TORONTO, Jan. 19 /CNW/ - The Canadian Cancer Society congratulates the
Ontario government for announcing today that nicotine replacement
therapy (NRT) will be made available to Ontarians through family health
"It's a good step in the right direction and it certainly increases the
help available to Ontarians who want to quit smoking," says Martin
Kabat, CEO, Canadian Cancer Society, Ontario Division.
Nevertheless, the Society believes that more needs to be done to help
smokers quit in this province and to reduce the availability of cheap
illegal cigarettes that undermine tobacco control efforts.
"We encourage the government to go even further and develop both a
province-wide cessation strategy and programs that will ensure the
elimination of contraband tobacco from our schools, our streets and
throughout our entire province," adds Kabat.
In this respect, the Society supports the development of a province-wide
linked cessation system that increases services and incorporates the
proven effective cessation methods of NRT, other smoking cessation
medications and counseling.
The Society remains committed to more comprehensive strategies because
although programs such as the Canadian Cancer Society's Smokers' Helpline and Driven to Quit Challenge do work, two million people in Ontario still smoke, thousands start
every day and 13,000 Ontarians still die each year from tobacco use.
Tobacco is responsible for 30% of all cancer deaths and 85% of lung
"Clearly, the government of Ontario has shown that it is willing to take
action on this serious public health issue and now we want them to take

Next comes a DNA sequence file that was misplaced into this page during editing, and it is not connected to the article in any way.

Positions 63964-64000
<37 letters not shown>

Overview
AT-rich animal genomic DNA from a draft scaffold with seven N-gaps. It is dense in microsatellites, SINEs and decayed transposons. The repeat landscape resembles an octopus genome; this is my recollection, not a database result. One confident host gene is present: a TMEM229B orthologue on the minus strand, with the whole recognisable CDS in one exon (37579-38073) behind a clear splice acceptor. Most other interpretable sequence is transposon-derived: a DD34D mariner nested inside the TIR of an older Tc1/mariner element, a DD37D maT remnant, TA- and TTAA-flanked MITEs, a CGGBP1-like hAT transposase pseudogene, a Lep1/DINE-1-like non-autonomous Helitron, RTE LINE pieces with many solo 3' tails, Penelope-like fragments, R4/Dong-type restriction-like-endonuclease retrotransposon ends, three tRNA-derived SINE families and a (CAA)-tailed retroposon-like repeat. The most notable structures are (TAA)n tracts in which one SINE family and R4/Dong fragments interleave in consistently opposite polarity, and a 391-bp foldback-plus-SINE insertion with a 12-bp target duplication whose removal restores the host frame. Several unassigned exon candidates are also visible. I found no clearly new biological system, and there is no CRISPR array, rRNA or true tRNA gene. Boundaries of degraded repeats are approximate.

the next logical steps," says Kabat.
Ontarians must recognize that the availability of cheap illegal
cigarettes makes it easy for youth to start smoking and more difficult
for smokers to quit.
The Society therefore calls on the Ontario government to develop a
strategy that includes the following recommendations:
Establish a refund system for products intended for tax-exempt sale on
Prohibit the supply of raw materials to unlicensed manufacturers.
Provide municipal police forces across Ontario with additional
enforcement powers and resources to enforce restrictions on contraband.
Require a health-based marking on every individual cigarette sold in
Ontario (the toll-free number of the Canadian Cancer Society's Smokers' Helpline, for example).
The Canadian Cancer Society is a national community-based organization
of volunteers whose mission is the eradication of cancer and the
enhancement of the quality of life of people living with cancer. When
you want to know more about cancer, visit our website www.cancer.ca or call our toll-free, bilingual Cancer Information Service at 1 888 939-3333.
SOURCE Canadian Cancer Society (Ontario Division)
For further information:
Christine Koserski, Canadian Cancer Society, Ontario Division: (416) 323-7030 or email@example.com